Still, the biggest thing that’s missing in the journalistic establishment is people who are good at finding all that great material, and collating it, curating it, adding value to it, linking to it, presenting it to their readers. It’s a function which has historically been pushed into a blog ghetto, and which newspapers and old media generally have been pretty bad at. And of course old media doesn’t understand blogs in the first place, let alone have the confidence or the ability to incorporate such thinking into everything they do.

Think about it this way: reading is to writing as listening is to talking — and someone who talks without listening is both a boor and a bore. If you can’t read, I don’t want you in my newsroom. Because you aren’t taking part in the conversation which is all around you.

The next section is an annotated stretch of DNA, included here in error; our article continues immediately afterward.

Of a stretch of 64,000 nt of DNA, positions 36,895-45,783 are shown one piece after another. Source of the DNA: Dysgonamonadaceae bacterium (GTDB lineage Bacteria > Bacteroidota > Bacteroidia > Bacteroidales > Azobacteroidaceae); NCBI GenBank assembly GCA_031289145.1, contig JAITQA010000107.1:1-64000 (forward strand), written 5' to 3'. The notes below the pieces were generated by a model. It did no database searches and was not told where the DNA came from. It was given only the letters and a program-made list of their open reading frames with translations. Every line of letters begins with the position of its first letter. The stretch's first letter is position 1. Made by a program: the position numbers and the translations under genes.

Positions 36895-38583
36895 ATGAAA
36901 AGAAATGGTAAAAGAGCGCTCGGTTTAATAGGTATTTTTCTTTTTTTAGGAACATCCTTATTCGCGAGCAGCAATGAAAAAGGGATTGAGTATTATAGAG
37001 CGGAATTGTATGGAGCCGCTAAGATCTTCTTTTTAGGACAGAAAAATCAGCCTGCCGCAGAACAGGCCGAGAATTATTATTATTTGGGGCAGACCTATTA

When journalists apply for jobs today, they’re usually given some kind of writing test. Certainly the people hiring them will look at their clips. Everybody cares about how good a writer you are. So long as you write well, it seems, that’s all that matters.

But if I were hiring, the first thing I’d look at would be the prospective employee’s Twitter feed. What are they linking to? What are they reading? If they’re linking to great stuff from a disparate range of sources, if they’re following smart people on Twitter, if they’re engaged in the conversation — that’s hugely valuable. More valuable, in fact, than being able to put together an artfully-constructed lede.

One of the best new media properties to come along in recent years is the Atlantic Wire. It’s run on a shoestring budget, and staffed by young, smart, hardworking kids with fantastic reading skills. Many of them can write, too — but they write short and punchy. Which is something else Old Media needs to learn how to do: it’s always much more fun reading a Gawker pickup of a Washington Post story than reading the original piece.